Transport to the new hospital

Transport and access to the new hospital are frequently raised questions.  Through the Right Care Right Here (RCRH) partnership, the Trust is working closely with local public transport providers and local councils to ensure adequate services are provided to the community.

The RCRH partnership is developing a transport and access strategy which aims to:

“Develop and implement a range of transport options, through partnership working, which offer a choice of easy, convenient access to health services and facilities for patients, visitors and staff.  These will be sustainable, will promote healthy lifestyles and facilitate effective transport for patient–related services.”

Public transport is particularly important as approximately 38% of households in the area do not have access to a car (information collected from Census 2001).  The highest numbers of households with no access to a car are concentrated around the Birmingham Treatment Centre, Newtown, Tipton, Great Bridge and West Bromwich health centres.

The Group has set an ambitious range of targets.  Some of the highlights include:

  • At least 90% of people within the RCRH area will be able to access the new facilities (including acute hospital, community hospitals, outpatient and diagnostic centres and care centres) by public transport within 30 minutes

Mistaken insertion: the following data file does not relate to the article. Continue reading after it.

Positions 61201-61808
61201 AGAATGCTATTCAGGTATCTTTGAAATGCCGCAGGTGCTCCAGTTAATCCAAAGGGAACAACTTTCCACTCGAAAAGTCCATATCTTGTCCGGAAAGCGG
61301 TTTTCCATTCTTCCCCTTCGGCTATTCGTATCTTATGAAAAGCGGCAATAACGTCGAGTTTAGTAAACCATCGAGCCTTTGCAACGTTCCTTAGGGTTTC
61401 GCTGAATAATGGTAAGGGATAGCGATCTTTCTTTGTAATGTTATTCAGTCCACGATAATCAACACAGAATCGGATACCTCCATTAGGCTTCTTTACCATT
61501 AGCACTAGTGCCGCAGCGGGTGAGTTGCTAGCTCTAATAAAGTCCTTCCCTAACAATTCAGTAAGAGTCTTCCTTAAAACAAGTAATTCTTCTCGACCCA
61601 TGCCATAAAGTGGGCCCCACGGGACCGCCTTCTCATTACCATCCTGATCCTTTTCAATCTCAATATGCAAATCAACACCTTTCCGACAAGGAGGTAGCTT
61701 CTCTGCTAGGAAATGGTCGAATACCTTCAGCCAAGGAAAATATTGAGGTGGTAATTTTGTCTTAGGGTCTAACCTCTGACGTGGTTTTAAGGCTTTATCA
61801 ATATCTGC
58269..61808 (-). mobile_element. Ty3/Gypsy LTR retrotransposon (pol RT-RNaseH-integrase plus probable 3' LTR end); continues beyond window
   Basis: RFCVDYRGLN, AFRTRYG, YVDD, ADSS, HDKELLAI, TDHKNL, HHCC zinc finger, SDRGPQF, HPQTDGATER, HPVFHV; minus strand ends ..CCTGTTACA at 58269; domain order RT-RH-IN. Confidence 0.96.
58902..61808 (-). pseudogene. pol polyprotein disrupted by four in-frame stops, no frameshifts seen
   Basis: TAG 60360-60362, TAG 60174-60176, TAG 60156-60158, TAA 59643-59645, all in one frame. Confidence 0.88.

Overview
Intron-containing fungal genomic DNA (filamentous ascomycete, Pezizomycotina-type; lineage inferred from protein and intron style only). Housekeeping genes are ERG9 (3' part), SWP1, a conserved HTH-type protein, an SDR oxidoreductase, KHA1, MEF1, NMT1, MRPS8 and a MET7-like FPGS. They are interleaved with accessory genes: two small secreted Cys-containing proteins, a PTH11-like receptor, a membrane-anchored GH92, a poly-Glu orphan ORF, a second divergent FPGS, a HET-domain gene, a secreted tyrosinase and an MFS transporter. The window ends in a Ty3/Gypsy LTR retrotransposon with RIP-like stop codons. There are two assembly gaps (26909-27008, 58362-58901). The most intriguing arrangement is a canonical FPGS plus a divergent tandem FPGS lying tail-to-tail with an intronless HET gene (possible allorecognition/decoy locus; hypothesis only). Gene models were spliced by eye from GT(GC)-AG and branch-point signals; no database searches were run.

• At least 55% of people within the RCRH area will be able to access the new facilities by direct public transport within 30 minutes.
  • At least 95% of people within the RCRH area will be able to access their Primary and Neighbourhood Centre by direct public transport within 30 minutes.

There are also plans around cycling and car sharing for staff.

Other factors being considered are:

  • use of shuttle buses between sites for patients and visitors
  • planning transport services around clinic times to include options for late finishing and weekend working
  • booking appointment times for bus users with free bus passes after 10am
  • ways to encourage sustainable travel methods
  • whether faster transport routes could be introduced to the new hospital
  • use of technology to reduce need for travel
  • consider different staff working patterns.

For car users, our plans for the Midland Metropolitan Hospital site will allow several access points from the main public highway.  In addition, designated drop-off and collection points have been placed at strategic locations for staff, patients and for the delivery of goods and services.

Underground car parking will be provided and the car parking levels are in the process of being built.

This feature will dramatically reduce the parking implications for surrounding areas as well as providing direct access through the atrium into the heart of the main hospital.